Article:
A description of what you sell or what service you offer. Explain how it benefits your customers, and/or community. Explain what the product lifecycle looks like. Share your plans for intellectual property– like copyright or patent filings. Explain, in detail, all research and development you’ve conducted for your service and/or product.

Marketing and Sales

Your goal in this section is to describe how you’ll attract and retain customers (marketing), as well as describe the process of selling your product and/or service (sales). This section can be used as referral in future occasions to develop financial projections– so, be certain to thoroughly describe your complete marketing and sales strategies.

Funding Request

If your initial business proposal requires acquiring funding from outside sources, an outline of the funding requirements should also be included in your business plan. Your goal is to clearly explain how much funding you’ll need over, at the least, the next five years and what the funds will be used for. Specify whether you business will be wanting debt or equity, the terms you’d like applied, and the length of time your request will cover. A detailed description of how you’ll use the funds is extremely important. Specify if you need funds to buy equipment or materials, pay salaries, or cover specific bills until revenue increases. Always include a description of your future financial plans, like paying off debt or selling your business.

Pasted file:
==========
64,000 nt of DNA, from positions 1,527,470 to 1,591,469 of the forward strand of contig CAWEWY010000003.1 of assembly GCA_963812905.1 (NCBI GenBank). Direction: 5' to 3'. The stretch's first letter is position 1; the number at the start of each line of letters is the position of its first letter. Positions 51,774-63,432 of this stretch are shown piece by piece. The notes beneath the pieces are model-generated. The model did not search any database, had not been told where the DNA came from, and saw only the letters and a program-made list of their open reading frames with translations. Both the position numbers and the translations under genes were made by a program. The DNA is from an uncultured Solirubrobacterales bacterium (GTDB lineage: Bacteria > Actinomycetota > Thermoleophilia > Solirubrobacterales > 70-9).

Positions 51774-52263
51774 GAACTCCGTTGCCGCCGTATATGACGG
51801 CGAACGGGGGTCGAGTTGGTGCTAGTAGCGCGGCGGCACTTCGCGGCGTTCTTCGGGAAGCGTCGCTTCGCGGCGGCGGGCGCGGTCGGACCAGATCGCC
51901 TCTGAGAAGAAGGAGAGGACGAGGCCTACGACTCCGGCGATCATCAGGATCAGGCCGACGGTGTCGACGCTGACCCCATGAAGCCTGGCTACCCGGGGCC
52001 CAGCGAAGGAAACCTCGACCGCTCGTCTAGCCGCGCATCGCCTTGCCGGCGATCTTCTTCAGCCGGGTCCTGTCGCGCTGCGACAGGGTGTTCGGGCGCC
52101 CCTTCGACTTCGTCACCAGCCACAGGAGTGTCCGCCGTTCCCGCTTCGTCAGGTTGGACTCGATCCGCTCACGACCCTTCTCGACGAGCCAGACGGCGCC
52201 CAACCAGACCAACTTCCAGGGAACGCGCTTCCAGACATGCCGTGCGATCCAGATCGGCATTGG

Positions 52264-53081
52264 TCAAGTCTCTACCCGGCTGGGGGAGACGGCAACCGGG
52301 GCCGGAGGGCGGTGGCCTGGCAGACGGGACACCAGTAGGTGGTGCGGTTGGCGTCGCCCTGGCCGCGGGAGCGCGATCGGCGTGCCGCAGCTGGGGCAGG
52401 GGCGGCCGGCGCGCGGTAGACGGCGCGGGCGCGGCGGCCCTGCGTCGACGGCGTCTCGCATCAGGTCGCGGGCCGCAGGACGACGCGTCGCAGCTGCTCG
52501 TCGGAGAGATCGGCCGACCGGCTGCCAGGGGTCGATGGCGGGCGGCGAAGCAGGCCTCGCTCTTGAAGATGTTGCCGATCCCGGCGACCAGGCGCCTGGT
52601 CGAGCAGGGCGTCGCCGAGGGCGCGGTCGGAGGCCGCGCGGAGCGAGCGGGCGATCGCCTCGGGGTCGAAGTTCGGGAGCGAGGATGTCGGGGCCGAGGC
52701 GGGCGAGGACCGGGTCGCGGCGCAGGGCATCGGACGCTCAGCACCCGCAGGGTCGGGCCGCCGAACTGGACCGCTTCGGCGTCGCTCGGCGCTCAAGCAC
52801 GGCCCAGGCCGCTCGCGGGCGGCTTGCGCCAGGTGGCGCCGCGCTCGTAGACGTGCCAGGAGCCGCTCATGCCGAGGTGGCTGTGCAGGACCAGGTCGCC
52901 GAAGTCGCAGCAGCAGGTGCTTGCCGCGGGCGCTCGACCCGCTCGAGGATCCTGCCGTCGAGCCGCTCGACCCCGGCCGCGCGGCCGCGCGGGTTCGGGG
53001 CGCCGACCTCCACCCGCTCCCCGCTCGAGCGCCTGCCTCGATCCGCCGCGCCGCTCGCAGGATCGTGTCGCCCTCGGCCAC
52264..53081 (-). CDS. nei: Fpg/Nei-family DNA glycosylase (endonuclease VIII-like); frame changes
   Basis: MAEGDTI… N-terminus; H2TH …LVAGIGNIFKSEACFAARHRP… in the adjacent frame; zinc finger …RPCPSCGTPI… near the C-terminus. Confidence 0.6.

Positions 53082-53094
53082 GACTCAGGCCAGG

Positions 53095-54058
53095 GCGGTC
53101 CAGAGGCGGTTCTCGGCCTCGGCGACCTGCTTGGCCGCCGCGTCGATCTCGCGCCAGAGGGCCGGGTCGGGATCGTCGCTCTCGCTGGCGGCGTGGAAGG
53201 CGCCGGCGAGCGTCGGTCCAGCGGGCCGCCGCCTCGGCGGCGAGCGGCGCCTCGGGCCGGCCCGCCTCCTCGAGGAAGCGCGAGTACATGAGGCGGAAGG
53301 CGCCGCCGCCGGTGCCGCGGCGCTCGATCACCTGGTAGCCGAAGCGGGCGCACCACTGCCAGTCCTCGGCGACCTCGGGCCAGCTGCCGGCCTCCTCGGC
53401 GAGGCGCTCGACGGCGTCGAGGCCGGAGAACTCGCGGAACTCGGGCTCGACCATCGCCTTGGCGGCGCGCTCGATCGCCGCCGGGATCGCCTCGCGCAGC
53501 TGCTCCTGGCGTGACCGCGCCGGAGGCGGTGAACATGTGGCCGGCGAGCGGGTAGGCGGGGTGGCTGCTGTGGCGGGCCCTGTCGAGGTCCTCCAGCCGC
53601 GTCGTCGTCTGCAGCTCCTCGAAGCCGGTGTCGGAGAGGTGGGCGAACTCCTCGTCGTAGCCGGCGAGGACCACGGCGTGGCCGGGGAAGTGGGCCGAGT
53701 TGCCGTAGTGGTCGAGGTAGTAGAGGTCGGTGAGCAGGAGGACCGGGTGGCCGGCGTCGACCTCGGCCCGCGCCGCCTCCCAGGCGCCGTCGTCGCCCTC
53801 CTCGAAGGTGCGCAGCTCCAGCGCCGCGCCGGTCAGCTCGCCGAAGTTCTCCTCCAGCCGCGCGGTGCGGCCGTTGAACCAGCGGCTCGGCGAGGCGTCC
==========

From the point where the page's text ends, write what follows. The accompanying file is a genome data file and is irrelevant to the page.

Financial Projections

Supplement your funding request with financial projections. Your goal is to highlight your business’s stability and longevity, as well as, demonstrate its ability to be financially successful. If your business is already established, include income statements, balance sheets, and cash flow statements for, at the least, the last five years. Businesses with less than five years of financial records should simply include all statements acquired since the inception of the business. All collateral that can be put up against a loan, list them here.

A financial projection should provide a prospective financial outlook for your business for the next five years– this should include forecasted income statements, balance sheets, cash flow statements, and capital expenditure budgets. Following the grand-opening of your business, it is critical, for the first year of business, to be very specific and use quarterly, or even monthly, financial projections. These projections can be used for both, internal records, as well as, future business plans, and provide insight to investors about how and where funds were spent. These projections should be explained clearly, and blatantly represent the connection between the funding streams you acquired and the financial progress you’ve achieved.